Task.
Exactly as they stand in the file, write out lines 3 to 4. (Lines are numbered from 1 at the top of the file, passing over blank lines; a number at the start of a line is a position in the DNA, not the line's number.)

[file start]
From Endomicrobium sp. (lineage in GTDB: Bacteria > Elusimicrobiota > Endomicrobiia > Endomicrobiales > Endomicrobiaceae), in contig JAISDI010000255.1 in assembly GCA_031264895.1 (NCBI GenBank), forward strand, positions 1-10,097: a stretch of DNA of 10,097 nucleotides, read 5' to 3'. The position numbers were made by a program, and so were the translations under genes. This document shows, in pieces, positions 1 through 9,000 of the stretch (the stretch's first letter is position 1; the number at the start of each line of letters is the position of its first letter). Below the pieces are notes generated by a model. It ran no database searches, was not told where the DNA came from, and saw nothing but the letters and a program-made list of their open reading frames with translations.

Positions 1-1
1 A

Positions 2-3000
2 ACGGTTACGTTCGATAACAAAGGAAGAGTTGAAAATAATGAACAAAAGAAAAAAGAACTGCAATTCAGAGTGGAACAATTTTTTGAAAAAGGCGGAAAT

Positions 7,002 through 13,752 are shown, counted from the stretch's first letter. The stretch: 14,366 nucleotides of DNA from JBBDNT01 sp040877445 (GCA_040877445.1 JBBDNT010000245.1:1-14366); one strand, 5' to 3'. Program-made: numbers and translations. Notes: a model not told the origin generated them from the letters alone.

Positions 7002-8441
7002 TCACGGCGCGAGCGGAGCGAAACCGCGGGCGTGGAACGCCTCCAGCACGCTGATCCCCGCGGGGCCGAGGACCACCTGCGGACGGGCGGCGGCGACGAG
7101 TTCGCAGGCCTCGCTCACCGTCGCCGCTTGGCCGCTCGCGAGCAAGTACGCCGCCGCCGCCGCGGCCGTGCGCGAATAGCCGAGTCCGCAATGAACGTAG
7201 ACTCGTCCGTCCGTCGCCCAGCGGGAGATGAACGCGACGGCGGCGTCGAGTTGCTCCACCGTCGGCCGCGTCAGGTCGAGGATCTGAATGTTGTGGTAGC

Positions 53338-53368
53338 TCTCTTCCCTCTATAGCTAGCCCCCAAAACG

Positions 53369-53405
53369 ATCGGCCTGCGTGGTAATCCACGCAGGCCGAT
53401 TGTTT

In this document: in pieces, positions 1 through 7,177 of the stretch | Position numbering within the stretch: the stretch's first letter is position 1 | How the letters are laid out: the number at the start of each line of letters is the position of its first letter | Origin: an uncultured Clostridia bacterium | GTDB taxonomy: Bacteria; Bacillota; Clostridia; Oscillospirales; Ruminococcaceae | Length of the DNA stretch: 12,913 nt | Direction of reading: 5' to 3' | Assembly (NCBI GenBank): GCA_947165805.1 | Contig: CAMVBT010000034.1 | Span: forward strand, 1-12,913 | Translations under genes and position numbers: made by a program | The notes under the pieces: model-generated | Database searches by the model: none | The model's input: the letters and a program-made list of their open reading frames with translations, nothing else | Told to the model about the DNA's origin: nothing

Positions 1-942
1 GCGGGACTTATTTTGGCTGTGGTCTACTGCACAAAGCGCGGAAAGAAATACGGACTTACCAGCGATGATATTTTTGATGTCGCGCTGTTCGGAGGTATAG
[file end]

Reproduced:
1 A

Positions 2-3000